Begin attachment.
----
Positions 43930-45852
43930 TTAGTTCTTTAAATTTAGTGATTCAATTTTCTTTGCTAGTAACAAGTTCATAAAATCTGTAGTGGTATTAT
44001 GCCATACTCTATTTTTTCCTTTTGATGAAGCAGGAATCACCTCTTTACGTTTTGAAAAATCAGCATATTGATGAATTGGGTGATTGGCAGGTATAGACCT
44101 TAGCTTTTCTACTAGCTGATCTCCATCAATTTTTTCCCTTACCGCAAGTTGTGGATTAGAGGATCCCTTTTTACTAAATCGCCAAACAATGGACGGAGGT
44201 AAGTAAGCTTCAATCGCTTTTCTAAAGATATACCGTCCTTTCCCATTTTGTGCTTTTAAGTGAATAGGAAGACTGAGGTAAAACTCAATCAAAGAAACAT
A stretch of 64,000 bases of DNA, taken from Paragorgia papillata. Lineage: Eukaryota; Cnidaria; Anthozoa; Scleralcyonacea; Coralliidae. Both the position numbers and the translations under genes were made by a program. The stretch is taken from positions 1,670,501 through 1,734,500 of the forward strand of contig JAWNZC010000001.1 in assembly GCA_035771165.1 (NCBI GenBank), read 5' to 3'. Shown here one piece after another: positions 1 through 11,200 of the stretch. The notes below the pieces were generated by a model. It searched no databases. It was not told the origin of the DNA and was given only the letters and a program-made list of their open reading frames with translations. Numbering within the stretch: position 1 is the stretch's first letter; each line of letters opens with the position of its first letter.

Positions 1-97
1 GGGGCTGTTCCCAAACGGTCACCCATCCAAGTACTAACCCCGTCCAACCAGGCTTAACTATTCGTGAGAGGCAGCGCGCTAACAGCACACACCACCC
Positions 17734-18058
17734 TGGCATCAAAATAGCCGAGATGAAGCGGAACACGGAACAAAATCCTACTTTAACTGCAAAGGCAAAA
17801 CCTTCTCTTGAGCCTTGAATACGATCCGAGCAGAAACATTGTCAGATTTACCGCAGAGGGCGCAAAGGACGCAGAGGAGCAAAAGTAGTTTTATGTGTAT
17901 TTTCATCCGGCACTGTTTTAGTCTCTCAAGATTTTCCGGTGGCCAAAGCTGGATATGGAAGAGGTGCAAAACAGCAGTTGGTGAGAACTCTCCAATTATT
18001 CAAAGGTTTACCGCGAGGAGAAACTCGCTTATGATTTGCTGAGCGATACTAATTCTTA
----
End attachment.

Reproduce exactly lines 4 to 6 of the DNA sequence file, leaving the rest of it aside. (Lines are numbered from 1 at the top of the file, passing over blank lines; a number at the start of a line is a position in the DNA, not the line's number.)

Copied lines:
44101 TAGCTTTTCTACTAGCTGATCTCCATCAATTTTTTCCCTTACCGCAAGTTGTGGATTAGAGGATCCCTTTTTACTAAATCGCCAAACAATGGACGGAGGT
44201 AAGTAAGCTTCAATCGCTTTTCTAAAGATATACCGTCCTTTCCCATTTTGTGCTTTTAAGTGAATAGGAAGACTGAGGTAAAACTCAATCAAAGAAACAT
A stretch of 64,000 bases of DNA, taken from Paragorgia papillata. Lineage: Eukaryota; Cnidaria; Anthozoa; Scleralcyonacea; Coralliidae. Both the position numbers and the translations under genes were made by a program. The stretch is taken from positions 1,670,501 through 1,734,500 of the forward strand of contig JAWNZC010000001.1 in assembly GCA_035771165.1 (NCBI GenBank), read 5' to 3'. Shown here one piece after another: positions 1 through 11,200 of the stretch. The notes below the pieces were generated by a model. It searched no databases. It was not told the origin of the DNA and was given only the letters and a program-made list of their open reading frames with translations. Numbering within the stretch: position 1 is the stretch's first letter; each line of letters opens with the position of its first letter.